March 25, 2016
White House Indicates No Concern For Abridging Religious Freedom
As LifeSite News reported on Wednesday’s hearing:
This week, the U.S. Supreme Court heard the case of the Little Sisters of the Poor, a 175-year-old religious order of women who have vowed their lives to care for the elderly poor.
At the hearing, the justices pressed the government with hard questions on why it is trying to force the Sisters to violate their religious beliefs when it has chosen to exempt so many other employers from the mandate. Justice Ginsburg noted that “no one doubts for a moment” the sincerity of the Little Sisters’ beliefs. And other justices expressed concern the government was, in fact, “hijacking” the Little Sisters’ health plan and making them “subsidiz[e] conduct which they believe to be immoral.” Yet the government specifically stated that it not only believes it can force its scheme on the Little Sisters, but also on churches and other houses of worship -- making them help provide “seamless” coverage for services like the week-after pill.
[. . .]
Sister Loraine Marie McGuire, Mother Provincial for the Little Sisters of the Poor, who on Wednesday said in a statement:
…now we find ourselves in a situation where the government is requiring us to include services in our religious health care plan that violate some of our deepest held religious beliefs as Little Sisters.
We don’t understand why the government is doing this when there is an easy solution that doesn’t involve us -- it can provide these services on the exchanges. It’s also hard to understand why the government is doing this when 1/3 of all Americans aren’t even covered by this mandate, and large corporations like Exxon, Visa, and Pepsi are fully exempt, yet the government threatens us with fines of 70 million dollars per year if we don’t comply.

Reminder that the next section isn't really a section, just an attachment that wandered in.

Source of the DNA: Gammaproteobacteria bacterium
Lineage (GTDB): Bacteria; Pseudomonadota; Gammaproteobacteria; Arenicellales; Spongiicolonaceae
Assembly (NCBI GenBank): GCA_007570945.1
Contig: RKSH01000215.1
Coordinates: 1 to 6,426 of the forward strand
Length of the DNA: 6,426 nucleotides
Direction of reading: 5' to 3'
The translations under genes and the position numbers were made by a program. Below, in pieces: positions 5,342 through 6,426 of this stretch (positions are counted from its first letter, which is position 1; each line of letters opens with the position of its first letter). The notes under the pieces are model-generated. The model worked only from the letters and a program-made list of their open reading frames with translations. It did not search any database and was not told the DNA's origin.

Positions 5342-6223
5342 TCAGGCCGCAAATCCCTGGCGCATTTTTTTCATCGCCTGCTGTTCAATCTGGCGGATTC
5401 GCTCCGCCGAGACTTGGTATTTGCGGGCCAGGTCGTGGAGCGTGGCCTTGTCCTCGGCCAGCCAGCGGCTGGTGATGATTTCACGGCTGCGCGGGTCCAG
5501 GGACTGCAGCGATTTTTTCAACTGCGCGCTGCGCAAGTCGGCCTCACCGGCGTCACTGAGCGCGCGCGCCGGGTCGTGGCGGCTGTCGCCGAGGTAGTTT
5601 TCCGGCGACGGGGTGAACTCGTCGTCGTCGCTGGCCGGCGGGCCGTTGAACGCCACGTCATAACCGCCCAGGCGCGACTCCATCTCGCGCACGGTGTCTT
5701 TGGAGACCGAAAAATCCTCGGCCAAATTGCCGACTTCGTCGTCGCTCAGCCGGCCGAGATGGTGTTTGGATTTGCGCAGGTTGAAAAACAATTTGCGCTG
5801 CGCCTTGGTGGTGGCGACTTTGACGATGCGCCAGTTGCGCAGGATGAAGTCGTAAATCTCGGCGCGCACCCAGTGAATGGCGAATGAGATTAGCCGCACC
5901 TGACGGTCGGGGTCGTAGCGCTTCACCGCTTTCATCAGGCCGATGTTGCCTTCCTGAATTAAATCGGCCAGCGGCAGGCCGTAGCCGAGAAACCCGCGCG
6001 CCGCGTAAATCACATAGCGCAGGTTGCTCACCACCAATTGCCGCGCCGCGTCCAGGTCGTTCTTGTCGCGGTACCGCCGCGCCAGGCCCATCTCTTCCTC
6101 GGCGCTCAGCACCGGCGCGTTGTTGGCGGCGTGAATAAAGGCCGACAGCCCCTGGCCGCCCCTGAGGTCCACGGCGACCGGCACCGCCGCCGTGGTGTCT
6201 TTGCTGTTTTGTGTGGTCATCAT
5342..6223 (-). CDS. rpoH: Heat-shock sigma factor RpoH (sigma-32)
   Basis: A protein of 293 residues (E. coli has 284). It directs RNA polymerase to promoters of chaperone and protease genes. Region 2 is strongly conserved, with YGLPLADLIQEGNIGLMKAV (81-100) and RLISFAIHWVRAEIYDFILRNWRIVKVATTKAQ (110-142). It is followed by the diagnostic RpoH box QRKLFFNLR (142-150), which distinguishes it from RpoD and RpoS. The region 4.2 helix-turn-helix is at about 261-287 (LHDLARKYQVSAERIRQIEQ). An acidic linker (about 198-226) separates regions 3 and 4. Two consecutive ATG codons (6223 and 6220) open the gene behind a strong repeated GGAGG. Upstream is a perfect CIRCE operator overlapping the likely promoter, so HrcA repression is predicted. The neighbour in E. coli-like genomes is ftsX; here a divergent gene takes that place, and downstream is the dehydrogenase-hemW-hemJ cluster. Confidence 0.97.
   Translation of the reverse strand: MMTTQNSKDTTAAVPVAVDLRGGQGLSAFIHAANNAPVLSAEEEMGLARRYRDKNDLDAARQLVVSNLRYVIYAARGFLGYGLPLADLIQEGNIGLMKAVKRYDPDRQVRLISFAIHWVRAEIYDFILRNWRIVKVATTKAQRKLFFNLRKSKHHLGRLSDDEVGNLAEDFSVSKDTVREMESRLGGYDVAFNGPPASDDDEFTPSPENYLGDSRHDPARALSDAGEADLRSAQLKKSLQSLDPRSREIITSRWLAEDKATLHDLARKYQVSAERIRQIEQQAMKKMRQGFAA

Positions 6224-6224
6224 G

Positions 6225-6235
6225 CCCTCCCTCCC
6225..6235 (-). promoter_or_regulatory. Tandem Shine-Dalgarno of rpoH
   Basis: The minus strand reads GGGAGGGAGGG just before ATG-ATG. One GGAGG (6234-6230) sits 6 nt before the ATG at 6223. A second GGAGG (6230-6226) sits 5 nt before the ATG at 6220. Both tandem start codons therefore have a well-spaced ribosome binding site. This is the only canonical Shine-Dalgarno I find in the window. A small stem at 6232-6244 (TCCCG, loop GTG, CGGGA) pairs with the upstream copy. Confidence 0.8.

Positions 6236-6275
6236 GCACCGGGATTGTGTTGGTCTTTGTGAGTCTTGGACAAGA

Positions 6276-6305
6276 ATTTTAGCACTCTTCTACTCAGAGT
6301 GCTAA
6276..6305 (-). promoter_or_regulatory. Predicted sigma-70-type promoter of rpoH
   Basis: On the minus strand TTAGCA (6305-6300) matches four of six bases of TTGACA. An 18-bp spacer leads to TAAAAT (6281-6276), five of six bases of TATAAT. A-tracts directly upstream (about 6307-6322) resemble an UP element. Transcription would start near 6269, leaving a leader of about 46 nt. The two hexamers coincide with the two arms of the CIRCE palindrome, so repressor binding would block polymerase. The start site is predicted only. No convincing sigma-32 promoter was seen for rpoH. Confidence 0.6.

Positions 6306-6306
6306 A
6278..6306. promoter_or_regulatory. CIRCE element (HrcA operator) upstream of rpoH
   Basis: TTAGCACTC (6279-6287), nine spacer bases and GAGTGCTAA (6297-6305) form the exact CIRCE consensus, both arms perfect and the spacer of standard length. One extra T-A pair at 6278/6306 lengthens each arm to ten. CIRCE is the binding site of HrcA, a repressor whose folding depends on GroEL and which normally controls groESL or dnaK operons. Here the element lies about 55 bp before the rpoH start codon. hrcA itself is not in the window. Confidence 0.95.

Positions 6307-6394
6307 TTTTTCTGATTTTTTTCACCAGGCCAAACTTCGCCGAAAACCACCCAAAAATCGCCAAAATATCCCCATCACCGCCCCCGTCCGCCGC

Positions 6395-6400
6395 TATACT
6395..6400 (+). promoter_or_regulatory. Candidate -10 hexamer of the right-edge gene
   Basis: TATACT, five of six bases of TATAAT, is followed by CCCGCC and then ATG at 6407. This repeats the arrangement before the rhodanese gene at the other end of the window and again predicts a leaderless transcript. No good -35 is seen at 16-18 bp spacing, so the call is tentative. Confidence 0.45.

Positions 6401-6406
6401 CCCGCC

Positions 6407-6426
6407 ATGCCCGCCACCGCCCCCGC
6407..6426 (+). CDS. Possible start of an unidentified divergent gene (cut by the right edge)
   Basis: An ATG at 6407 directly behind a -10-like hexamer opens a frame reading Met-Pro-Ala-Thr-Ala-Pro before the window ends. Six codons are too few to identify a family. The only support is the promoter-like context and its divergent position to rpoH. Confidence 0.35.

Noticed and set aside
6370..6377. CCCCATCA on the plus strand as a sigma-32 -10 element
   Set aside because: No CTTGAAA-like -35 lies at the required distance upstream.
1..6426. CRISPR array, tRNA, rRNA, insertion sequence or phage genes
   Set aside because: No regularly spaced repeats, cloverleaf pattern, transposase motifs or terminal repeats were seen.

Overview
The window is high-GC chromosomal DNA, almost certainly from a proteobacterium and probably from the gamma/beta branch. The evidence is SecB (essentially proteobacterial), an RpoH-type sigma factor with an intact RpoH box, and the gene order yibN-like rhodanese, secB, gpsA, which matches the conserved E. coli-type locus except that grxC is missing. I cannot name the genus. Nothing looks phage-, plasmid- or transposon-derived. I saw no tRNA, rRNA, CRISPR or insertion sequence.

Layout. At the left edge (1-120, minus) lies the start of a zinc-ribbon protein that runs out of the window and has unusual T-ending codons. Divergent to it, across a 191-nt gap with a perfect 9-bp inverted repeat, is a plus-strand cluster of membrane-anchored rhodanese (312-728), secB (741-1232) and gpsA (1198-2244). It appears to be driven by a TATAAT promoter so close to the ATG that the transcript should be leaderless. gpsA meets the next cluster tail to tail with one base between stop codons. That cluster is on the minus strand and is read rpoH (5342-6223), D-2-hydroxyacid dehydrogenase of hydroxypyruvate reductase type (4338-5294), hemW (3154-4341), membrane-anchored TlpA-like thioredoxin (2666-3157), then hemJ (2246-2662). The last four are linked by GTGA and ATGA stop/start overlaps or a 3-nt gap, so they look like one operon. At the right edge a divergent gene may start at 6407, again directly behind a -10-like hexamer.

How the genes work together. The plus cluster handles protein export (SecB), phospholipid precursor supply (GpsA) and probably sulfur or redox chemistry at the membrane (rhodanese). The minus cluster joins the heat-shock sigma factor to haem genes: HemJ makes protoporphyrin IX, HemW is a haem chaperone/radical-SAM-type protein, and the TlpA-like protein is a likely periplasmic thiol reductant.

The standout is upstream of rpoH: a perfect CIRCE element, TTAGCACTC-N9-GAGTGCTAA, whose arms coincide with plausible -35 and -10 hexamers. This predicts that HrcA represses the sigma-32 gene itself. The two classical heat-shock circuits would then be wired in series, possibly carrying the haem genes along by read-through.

[. . .]
The Obama administration’s hostility to the free exercise of region was seen in the Hobby Lobby case in which the government argued that acting on your religious beliefs in your personal and business life was illegal. The courts ruled otherwise and that in the Hobby Lobby case agreed that this was an attempted infringement of the free exercise of religion:
[. . .]
As the late Francis Cardinal George of Chicago, former head of the U.S. Council of Catholic Bishops, once observed, President Obama’s idea of religious liberty differs little from Josef Stalin’s:
“Freedom of worship was guaranteed in the Constitution of the former Soviet Union," Chicago's Francis Cardinal George recently wrote.
"You could go to church, if you could find one. The church, however, could do nothing except conduct religious rites in places of worship -- no schools, religious publications, health care institutions, organized charity, ministry for justice and works of mercy that flow naturally from a living faith. We fought a long Cold War to defeat that vision of society."
March 25, 2016
Little Sisters' Religious Liberty Goes on Trial
By Daniel John Sobieski